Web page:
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Macmillan, 1898 - Greece
 

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Page 606 - PENROSE'S (REv. JOHN) Faith and Practice ; an Exposition of the Principles and Duties of Natural and Revealed Religion. Post Svo. Ss. 6d. (FC) Principles of Athenian Architecture, and the Optical Refinements exhibited in the Construction of the Ancient Buildings at Athens, from a Survey. With 40 Plates. Folio.
Page 417 - Of all the temples in Peloponnese, next to the one at Tegea, this may be placed first for the beauty of the stone and the symmetry of its proportions. Apollo got the name of Succourer for the succour he gave in time of plague, just as at Athens he received the surname of Averter of Evil for delivering Athens also from the plague. It was at the time of the war between the Peloponnesians and Athenians that he delivered the Phigalians also, and at no other time: this is proved by his two surnames, which...
Page 276 - Hercules in Olympia, whereof the base as well as the image is of bronze. The height of the image is ten ells: he holds a club in his right hand and a bow in his left.
Page 473 - Haliartus was originally parched and waterless, hence one of the rulers went to Delphi and inquired how the people should find water in the land. " The Pythian priestess commanded him to slay the first person he should meet on his return to Haliartus. On his arrival he was met by his son Lophis, and, without hesitation, he struck the young man with his sword. The youth had life enough left to run about, and where the blood flowed water gushed from the ground. Therefore the river is called Lophis."1...
Page lvi - That a man should be turned into a bird is to me incredible." Nor will he hear of Narcissus's love for his own reflexion in the glassy pool and his wondrous change into the flower that bore his name.
Page 605 - Roman Festivals By W. WARDE FOWLER, MA, Fellow and Sub-Rector of Lincoln College, Oxford. This book covers in a concise form almost all phases of the public worship of the Roman state, as well as certain ceremonies which, strictly speaking, lay outside that public worship. It will be found very useful to students of Roman literature and history as well as to students of anthropology and...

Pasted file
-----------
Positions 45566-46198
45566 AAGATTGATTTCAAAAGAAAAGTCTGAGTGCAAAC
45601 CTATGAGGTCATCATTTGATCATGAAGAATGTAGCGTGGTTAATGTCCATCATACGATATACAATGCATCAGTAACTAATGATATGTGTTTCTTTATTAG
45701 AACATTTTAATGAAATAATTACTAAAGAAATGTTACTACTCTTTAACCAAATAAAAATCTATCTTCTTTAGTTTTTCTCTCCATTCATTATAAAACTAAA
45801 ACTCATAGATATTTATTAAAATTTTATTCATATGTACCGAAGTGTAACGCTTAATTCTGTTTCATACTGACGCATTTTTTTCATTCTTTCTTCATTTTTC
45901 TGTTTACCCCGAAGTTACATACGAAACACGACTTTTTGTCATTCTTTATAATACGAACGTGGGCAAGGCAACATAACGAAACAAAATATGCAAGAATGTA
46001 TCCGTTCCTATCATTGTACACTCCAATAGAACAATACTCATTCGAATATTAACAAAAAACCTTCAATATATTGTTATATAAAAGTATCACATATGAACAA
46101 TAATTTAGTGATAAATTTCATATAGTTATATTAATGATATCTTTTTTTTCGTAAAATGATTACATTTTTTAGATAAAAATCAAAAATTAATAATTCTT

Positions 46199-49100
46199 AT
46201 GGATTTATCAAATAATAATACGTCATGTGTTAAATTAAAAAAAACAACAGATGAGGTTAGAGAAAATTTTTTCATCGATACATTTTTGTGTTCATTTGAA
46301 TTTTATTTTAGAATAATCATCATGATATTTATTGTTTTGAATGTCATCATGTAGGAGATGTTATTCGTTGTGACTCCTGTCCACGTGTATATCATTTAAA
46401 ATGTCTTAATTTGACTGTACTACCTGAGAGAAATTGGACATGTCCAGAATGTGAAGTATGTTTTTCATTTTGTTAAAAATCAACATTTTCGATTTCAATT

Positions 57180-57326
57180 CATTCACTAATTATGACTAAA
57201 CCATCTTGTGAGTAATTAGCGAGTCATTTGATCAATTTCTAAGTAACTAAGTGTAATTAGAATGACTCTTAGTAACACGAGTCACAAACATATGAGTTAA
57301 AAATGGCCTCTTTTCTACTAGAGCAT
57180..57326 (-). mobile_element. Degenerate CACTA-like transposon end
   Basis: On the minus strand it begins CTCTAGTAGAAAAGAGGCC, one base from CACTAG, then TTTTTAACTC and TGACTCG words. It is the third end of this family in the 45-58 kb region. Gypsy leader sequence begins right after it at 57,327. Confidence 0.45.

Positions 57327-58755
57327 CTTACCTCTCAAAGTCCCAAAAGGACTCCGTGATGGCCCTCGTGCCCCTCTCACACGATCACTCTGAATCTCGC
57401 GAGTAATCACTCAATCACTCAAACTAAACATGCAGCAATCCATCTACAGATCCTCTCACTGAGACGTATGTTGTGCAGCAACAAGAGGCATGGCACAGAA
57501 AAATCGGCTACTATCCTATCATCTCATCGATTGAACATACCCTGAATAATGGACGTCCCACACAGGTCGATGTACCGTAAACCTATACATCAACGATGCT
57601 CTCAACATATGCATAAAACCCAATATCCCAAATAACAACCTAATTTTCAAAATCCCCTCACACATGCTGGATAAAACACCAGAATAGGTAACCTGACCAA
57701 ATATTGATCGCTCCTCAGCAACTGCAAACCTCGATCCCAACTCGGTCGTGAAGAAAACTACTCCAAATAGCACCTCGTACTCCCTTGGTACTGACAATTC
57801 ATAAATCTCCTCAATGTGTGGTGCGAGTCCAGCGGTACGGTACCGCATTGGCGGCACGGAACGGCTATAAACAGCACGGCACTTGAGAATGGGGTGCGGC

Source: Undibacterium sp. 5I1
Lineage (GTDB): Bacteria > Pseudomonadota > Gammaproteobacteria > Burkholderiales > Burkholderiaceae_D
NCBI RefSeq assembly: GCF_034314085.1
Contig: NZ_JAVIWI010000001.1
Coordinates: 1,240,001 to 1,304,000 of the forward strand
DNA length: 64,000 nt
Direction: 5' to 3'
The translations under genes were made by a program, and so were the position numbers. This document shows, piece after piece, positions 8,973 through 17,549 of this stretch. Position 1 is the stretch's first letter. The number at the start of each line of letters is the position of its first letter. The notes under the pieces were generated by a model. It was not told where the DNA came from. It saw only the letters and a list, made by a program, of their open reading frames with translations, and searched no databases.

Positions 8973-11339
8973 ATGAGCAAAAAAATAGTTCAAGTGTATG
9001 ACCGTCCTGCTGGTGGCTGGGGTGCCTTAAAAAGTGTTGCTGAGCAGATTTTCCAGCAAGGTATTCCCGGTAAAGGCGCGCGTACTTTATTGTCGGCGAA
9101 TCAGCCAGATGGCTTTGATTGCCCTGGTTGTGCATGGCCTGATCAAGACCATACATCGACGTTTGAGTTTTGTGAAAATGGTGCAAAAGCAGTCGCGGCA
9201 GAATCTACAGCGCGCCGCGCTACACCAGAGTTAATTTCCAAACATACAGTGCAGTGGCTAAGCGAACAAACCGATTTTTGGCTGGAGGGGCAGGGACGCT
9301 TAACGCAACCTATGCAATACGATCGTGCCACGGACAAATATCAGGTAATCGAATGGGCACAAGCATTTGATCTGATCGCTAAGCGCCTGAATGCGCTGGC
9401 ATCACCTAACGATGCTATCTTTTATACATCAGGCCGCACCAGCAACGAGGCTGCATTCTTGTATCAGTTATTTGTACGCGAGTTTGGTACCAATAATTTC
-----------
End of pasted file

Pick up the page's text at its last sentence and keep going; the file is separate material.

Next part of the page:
Page 40 - These are lodged for a time with the goddess ; but when the festival comes round they perform the following ceremony by night. They put on their heads the things which the priestess of Athena gives them to carry, but what it is she gives is known neither to her who gives nor to them who carry. Now there is in the city an enclosure not far from the sanctuary of Aphrodite called Aphrodite in the Gardens, and there is a natural underground descent through it. Down this way the maidens go. Below they...
Page xlv - It is the demagogue's trump-card to pose as a representative of the sovereign people; and the only way to meet both the robber and the hypocrite is to organize. Furthermore, we have in the corrupt politician a determined and unscrupulous enemy. An old traveler said of the Thebans that " the inhabitants are high-spirited, and wonderfully sanguine, but rash, insolent and overbearing, ready to come to blows with any man, be he citizen or stranger. As for justice, they set their face against it. Business...
Page 249 - The god is seated on a throne : he is made of gold and ivory : on his head is a wreath made in imitation of sprays of olive.
Page 380 - When I began this work, I used to look on these Greek stories as little better than foolishness ; but now that I have got as far as Arcadia, my opinion about them is this : I believe that the Greeks who were accounted wise spoke of old in riddles, and not straight out...

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